This Anamorphot feels like a shrunk version of the 1.33x-50. It has 52mm rear threads and a built-in locking mechanism that frees you from clamps. The front thread is 82mm, allowing for NDs, diopters and whatnot. It’s been out for quite a while but still there’s not one review online. Weird. SLR Magic discourages using taking lenses with front elements bigger than 40mm (hence the name!), as that will introduce vignetting and light loss.
One big advantage of this 1.33x adapter is the fact that it is single focus. Focus ranges from 1.2m (or 4ft) to infinity. All you have to do is focus your taking lens to infinity and attach the anamorphic to the front. The adapter weights 535g, has a solid metal build and it’s not too taxing on the taking lens to require additional support – as you don’t need clamps and diopters.
PRICE and AVAILABILITY
Price is standard on eBay, Adorama and B&H at $799 and I haven’t seen any of these being sold as used yet. I might be the first! There was a huge discount thing going on a few weeks back and it sold for $699 bundled with SLR Magic’s 50mm f/1.1, so you could’ve grabbed it for super cheap.
The previous Anamorphots were “double focus but not quite”, through the Near Normal dial, which required some tweaking with the taking lens. This is not the case here, with full single focus operation. They recommend shooting from f/2.8 and above, and it’s easy to see the difference when you go below that. I would say the sweet spot for this adapter is f/4.
Blue radioactive flares, no surprises here. Plus the added elements because of the Rangefinder. Not the finest performance for me, but if you really dig flares, this one is the way to go! Some taking lenses will make a vertical flare. It doesn’t show on the 40mm, but shows on other lenses I tried.
When it comes to sensor coverage, SLR Magic recommends using this lens with APS-C sized sensors, and says it will pair nicely with their CINE Series, both the 35mm f/1.4 and 50mm f/1.1. For MFT, they say 25mm works. For Full Frame, I was still able to get a clear shot at 40mm, using Canon’s pancake.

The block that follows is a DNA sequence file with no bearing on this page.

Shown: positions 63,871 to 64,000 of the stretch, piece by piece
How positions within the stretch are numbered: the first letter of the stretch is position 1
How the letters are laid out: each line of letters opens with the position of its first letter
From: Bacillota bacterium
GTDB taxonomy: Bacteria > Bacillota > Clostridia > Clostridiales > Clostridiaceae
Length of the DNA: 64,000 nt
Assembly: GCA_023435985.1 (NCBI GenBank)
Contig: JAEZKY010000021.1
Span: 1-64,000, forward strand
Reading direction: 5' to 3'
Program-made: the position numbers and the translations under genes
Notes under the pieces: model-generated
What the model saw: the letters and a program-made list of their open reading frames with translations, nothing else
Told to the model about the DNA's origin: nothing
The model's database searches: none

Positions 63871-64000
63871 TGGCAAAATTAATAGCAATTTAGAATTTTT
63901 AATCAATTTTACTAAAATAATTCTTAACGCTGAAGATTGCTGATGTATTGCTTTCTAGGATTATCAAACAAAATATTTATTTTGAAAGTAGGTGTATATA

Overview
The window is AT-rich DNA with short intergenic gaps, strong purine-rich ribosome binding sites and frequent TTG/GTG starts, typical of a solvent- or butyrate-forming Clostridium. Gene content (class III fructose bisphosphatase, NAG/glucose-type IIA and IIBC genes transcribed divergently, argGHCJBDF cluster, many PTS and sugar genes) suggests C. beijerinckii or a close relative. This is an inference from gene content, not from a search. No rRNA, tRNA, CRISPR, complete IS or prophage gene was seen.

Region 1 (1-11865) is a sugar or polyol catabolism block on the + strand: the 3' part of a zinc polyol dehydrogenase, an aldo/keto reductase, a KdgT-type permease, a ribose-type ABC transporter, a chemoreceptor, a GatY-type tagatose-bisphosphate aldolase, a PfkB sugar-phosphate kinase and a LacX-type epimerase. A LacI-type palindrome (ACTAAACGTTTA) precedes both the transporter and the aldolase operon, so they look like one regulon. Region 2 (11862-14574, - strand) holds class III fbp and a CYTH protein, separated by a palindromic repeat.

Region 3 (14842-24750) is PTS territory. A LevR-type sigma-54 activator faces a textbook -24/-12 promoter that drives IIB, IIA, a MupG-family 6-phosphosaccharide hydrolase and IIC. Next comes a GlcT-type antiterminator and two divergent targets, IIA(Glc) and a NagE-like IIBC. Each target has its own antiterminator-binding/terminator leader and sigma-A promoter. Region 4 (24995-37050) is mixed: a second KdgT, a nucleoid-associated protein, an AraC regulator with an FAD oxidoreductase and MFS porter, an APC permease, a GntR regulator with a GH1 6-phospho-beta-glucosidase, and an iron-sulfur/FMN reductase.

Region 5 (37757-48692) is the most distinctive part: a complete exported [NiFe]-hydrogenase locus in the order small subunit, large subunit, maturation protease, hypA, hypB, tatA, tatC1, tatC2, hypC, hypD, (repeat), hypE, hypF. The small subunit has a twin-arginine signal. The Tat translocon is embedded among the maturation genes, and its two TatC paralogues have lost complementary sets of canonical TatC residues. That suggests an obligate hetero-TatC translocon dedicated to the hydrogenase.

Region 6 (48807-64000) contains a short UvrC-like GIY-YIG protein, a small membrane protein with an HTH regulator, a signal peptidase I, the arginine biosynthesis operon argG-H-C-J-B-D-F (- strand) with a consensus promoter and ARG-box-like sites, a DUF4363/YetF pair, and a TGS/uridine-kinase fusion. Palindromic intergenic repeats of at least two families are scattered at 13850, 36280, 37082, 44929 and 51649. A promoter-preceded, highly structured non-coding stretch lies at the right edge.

I don’t see this as a step back from the Anamorphot 1.33x-50, but a step up! I was able to go much wider with built-in single focus. Full frame performance is not top notch, but many of SLR Magic’s lens choices are geared towards smaller sensors and with the GH family around, I understand and respect that. I think this is an attempt to reel in more serious shooters because of single focus and all of the anamorphic character. I think it’s strange that this thing has no reviews out yet, since it’s actually better than the Anamorphot 1.33x-50. Are you getting one? What did you think of it?
If you’re still around, I would recommend subscribing as anamorphic is what I’m all about. On top of that, like this video and help out by sharing it with your peers! If you want to further support this research and experiments, join us on Patreon to chat with me and a few others, get anamorphic rewards and decide the fate of this channel! Ferradans, out.
I’m Tito Ferradans and today I’m talking about an anamorfake solution that has been around for ages. The CineMorph filters are super simple to use, quite cheap when compared to real anamorphics, and deliver results that can fool most of the audience. “Using a plugin called the VashiMorphic along with the CineMorph filter (…) was pretty convincing and fun, although we’ll be the 1st to acknowledge that there’s nothing like real bent glass!”, says Eddie at Vid-Atlantic. I don’t think the goal is to actually replace anamorphic glass, but to have a quick fix when you’re in a rush or a tight budget – or doing pickups without the original glass used on the shoot.